Saturday, February 27, 2010

Blades of Steel

Introducing Nintendo 5-Star's first guest blog! This Red Steel 2 blog was graciously written by Gamespot's Pierst179, a good, comprehensive blogger who always gets his facts right. Thank you for your contribution!

The Legend of Zelda Wii, whatever subtitle it may eventually get, has good chances of being as revolutionary as Ocarina of Time was at the time of its release. At first, reading such sentence will probably make you feel like ranting about the harms of overhyping a game, or even question the sanity of whoever coined that bold statement, but bear with me. As I have already discussed on a previous blog Nintendo's second generation of motion controls, the Wii Motion Plus, has already shown how it can vastly improve the experience on sports games, but as of today there are no real examples of enhancements in the gameplay of action/adventure titles, a genre that represents the largest part of the big name products that make the industry roll.

If Nintendo manages to implement the game's motion controls in a satisfying and immersive manner, the company will finally be able to prove to skeptics all around the world that their risky bet made way back in 2007 is in fact the next big leap forward the industry has to make, and knowing the company and their nearly annoying methodic approach towards their major titles the possibility of a failure is extremely low. Powered by the franchise's heavyweight name motion controls can ride their way to full acceptance around the gaming world, and a decade from now if most of the games make use of some sort of motion device we will all look back and see all lines converging directly from the first Zelda game developed for Nintendo's popular white box.

The Legend of Zelda, though, is not alone on this race towards videogame immortality and it may come as a surprise to most that its main rivals are not Microsoft's or Sony's big projects, but a lesser known title developed by Ubisoft that is the sequel to a poorly received game: Red Steel 2. The biggest advantage Ubisoft's Wii exclusive franchise has in relation to Nintendo's epic is its release date, but the game's third-party nature and the sins of its predecessor are not exactly helping. Red Steel 2 releases in a couple of months and from what has been revealed so far it looks as fun as a game of its kind can possibly be, after all slashing enemies with realistic motions in first person and shooting up some baddies whenever you feel like it has got to be gloriously delightful.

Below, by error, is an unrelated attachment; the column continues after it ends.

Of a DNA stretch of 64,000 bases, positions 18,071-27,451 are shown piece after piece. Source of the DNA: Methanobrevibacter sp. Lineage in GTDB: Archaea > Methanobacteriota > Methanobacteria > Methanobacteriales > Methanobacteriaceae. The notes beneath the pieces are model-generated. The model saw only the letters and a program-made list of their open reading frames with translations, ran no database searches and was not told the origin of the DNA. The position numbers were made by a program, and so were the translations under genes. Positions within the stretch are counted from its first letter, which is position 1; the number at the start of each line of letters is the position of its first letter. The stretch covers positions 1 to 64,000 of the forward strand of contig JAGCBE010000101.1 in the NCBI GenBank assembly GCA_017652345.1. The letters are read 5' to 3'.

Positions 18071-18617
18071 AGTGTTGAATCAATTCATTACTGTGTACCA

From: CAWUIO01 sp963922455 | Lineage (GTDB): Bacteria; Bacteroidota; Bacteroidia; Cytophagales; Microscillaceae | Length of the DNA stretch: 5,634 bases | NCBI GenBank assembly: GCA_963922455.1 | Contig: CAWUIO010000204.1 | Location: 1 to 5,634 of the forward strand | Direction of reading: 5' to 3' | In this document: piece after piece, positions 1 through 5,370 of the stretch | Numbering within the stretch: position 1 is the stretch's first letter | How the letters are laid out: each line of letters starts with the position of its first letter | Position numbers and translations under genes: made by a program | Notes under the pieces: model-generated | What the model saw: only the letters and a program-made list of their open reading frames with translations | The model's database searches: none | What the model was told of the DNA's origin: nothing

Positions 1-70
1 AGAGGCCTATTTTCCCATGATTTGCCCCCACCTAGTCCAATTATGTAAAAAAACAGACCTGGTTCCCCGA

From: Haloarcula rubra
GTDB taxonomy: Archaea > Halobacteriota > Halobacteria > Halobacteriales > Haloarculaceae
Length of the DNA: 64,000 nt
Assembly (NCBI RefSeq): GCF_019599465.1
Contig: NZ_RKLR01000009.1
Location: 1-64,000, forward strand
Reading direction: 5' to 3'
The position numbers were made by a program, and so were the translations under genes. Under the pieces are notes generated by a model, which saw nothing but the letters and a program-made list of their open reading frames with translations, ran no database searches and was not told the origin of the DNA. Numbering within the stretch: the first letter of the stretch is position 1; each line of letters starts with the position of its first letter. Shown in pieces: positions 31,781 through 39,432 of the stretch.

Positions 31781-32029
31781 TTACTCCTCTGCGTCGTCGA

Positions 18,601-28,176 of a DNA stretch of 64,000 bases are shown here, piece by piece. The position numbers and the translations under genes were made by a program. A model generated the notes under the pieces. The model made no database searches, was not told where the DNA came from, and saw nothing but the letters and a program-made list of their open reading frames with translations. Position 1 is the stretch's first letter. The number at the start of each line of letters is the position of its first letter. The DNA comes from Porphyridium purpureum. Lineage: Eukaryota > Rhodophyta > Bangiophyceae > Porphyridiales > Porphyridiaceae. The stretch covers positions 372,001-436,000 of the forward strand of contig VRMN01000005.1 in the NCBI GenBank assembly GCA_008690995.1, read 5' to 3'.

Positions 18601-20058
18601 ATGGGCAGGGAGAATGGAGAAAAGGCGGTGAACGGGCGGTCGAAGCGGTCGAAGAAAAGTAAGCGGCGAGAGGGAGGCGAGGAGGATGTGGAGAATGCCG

It may seem absurd, but there is a small chance Red Steel 2 will deliver the same kind of immersive motion control-enhanced experience the next Zelda game will, just a bunch of months earlier. The game's art direction lends it a very pleasant look since Ubisoft was smart enough to realize that realistic graphics and poorly colored settings just do not work on the Wii, a technically inferior system that would have to compete – only to fail miserably - with hardware demanding games such as Crysis and Metal Gear Solid 4 on the realism realm. This group of smart decisions and bold pioneer moves gives me great hopes about the direction in which this sequel is going as the company seems to be addressing the very spot in which the system's audience is so needy; a good looking original action game with great value and innovative controls.

And yet, despite its promising outlook Red Steel 2 will probably lose this battle for revolution to Zelda even if it succeeds in its premise. It is unknown how big of an audience Red Steel 2 will reach, but it is certain that it will not even hold a candle to Zelda's massive fan base. So even if my predictions do come true and Motion Controls become a standard, Zelda Wii will still be the game to receive praise for its industry-changing release as it will be most gamers' first real experience with totally immersive motion controls. It is very likely that there is a huge amount of gaming executives out there patiently waiting for Zelda Wii's release so they can jump into the bandwagon right away and ride its perfectly set motion actions into success and the aftermath of those events could heavily shift the industry's route. Will the Ocarina of Time cycle repeat itself? We shall wait and see.

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